As shown in FIG. 9, the motor has a drive shaft 26 that extends down through the top portion 24 of the housing. The motor 22 is electric and is operably connected to a power cord (not shown) that can conventionally be plugged into a 110 volt receptacle.

The drive shaft also extends through a center hole 28 of an inner bowl 30. The inner bowl is rotatable with both the housing 12 and the drive shaft 26. The bowl has a top portion 32 which rotatably mounts three pulleys 34 and three bearings 36 as best shown in FIGS. 5, 7, and 9. The pulleys 34 have a cogged periphery 38 which engages a respective cogged inner wall or inside side 42 of a belt 40. The cogged inner wall 42 of the belt also engages a central cogged pulley 44 affixed to the drive shaft 26. As the drive shaft rotates, the belt has a positive engagement with both the cogs 44 and the pulleys 34. As shown, three pulleys are each spaced about the drive shaft 120 degrees from each other.

The bearings 36 on the other hand are positioned to frictionally engage a flat outerside 46 of the belt 40. Each bearing is also positioned to place tension of a respective belt 40 and to provide enhanced engagement area between the belt and the pulleys 34 and cogs 44. As best shown in FIG. 5, each belt is actually tensioned by two bearings 36 which provide a pinching of the belt 40 about cog 44. The belts are vertically positioned at different heights from each other to provide non-interference. As shown in FIG. 8 the three cogs 44 are vertically positioned to engage a respective belt 40. The bearings 36 are split into an upper and lower section 35 and 37 which each independently rotate with respect to the two adjacent belts that engage the bearing as best shown in FIG. 7.

As shown in FIGS. 3 and 4, the pulleys have a mounting system 50 for engaging sanding discs 52. The sanding discs are sized to approach the outer periphery 18 of the housing 12. A peripheral brush 20 comes within one inch and preferably within ⅜ inches from the sanding disc 52. In this fashion, the power sander can sand floors to within the edge of the floor that will normally be then be covered by conventionally dimensioned shoe molding.

As the discs are driven by the motor in the direction as shown in FIGS. 3 and 4, the torque exerted by the rotation of the discs on the floor is greater at distances farther away from the central axis 68 of the drive shaft 26. As such, the sanding discs torque tends to pull and rotate the inner bowl in the direction shown in FIGS. 3 and 4. Hence the inner bowl 30 and the assembly of pulleys 34 and discs 52 counter rotate with respect to the rotation of the individual pulleys 34 and discs 52. The equal circumferential spacing of the pulleys 34 and discs 54 about the central drive shaft 26 eliminates virtually all side torque forces and provides for a balanced machine.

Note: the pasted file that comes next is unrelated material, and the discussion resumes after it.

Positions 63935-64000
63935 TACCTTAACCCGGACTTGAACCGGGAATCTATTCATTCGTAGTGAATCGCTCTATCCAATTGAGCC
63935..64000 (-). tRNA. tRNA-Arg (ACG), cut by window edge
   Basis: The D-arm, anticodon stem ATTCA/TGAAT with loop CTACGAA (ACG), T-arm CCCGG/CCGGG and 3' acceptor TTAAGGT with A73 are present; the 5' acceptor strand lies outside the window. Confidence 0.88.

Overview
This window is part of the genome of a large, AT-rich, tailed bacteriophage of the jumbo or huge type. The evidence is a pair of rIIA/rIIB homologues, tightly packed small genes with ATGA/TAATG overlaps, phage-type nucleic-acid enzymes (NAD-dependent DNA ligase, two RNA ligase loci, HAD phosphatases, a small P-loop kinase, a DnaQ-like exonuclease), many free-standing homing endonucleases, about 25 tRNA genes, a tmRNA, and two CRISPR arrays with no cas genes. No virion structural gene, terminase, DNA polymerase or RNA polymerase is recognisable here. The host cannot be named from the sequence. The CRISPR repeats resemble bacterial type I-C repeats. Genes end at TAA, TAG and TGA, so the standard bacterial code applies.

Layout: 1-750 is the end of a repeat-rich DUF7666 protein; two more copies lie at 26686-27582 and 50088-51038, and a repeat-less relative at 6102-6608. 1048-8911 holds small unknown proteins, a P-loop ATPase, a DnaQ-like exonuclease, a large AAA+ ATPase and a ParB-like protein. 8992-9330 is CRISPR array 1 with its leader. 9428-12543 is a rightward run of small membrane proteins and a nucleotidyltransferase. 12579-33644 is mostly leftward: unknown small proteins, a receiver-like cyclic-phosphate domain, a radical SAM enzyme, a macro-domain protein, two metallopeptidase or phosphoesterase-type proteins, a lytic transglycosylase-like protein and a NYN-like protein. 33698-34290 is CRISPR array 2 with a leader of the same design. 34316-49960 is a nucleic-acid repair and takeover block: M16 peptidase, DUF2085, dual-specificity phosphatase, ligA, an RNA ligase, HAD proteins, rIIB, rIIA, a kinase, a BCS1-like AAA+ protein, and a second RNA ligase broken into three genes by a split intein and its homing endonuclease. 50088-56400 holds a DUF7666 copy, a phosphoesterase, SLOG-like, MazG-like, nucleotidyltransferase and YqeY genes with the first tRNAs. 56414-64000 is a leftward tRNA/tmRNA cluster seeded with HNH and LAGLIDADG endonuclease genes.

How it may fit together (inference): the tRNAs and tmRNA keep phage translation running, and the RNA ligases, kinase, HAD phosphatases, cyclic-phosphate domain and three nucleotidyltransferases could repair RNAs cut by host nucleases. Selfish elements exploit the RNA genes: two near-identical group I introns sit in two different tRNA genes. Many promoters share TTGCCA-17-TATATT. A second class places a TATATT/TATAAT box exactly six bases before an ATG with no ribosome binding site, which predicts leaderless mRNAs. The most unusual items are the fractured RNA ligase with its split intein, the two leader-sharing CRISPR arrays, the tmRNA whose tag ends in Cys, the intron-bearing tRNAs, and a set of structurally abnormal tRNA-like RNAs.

The inner bowl 30 has a side periphery 54 that mounts a steel weight plate 56. The plate has a dual purpose for reducing wood dust from intruding into the bowl 32 where it may interfere with the operating cogs 44, pulleys 34, and belts 40 and for adding the proper amount of weight to the sander to enhance sanding forces and balance to the machine. The balance significantly reduces chatter and provides for a faster machine. It can be easily appreciated, that chatter besides reducing control of the machine can put gouges into a floor surface and ruin the objective of a smoothly sanded floor. With the balance, built in weight and lack of sideways torque, the machine can operate with disc speeds as low as 350 rpms and still provide for effective sanding of wood floors.

There is a gap 60 between the inner bowl 32 and the outer bowl 18 to allow a vacuum passage to an outlet nozzle 62 for the vacuum cleaner 16. As shown in FIG. 6, the inner bowl periphery 54 may have notches 66 to increase and assure air flow for the vacuum.

The vacuum 16 has a bottom mounted motor 70 and an inlet hose 72 mounted at a top portion of a vertically oriented canister housing 74. A vacuum bag 76 is also mounted in the vertically oriented canister 74. In this way, gravity also assists in settling the wood dust particles to the bottom of the bag 76 and to reduce airborne particulate. In addition, the canister 72 is made of metal and grounded to the machine such that the probability of an static spark occurring is reduced. Sparks should be reduced near wood dust and airborne wood particulate.